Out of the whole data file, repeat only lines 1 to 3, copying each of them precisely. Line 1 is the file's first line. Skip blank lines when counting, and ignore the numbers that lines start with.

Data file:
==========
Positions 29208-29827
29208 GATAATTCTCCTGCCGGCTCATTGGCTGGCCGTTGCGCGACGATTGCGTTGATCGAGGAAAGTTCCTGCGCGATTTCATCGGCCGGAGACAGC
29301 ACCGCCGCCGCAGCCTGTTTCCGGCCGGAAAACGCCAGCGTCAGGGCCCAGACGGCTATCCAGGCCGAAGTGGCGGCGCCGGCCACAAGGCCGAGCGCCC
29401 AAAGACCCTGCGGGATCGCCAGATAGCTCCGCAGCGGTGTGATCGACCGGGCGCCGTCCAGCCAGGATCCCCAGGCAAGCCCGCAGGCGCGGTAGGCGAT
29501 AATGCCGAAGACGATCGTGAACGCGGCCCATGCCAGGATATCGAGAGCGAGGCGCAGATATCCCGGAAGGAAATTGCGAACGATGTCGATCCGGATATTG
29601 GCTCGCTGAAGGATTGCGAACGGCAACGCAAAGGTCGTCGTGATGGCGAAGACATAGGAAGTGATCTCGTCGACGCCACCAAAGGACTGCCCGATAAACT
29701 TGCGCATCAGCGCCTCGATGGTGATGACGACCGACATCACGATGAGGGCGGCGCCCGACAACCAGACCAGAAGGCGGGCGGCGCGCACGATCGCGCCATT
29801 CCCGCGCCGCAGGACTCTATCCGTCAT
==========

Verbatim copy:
Positions 29208-29827
29208 GATAATTCTCCTGCCGGCTCATTGGCTGGCCGTTGCGCGACGATTGCGTTGATCGAGGAAAGTTCCTGCGCGATTTCATCGGCCGGAGACAGC
29301 ACCGCCGCCGCAGCCTGTTTCCGGCCGGAAAACGCCAGCGTCAGGGCCCAGACGGCTATCCAGGCCGAAGTGGCGGCGCCGGCCACAAGGCCGAGCGCCC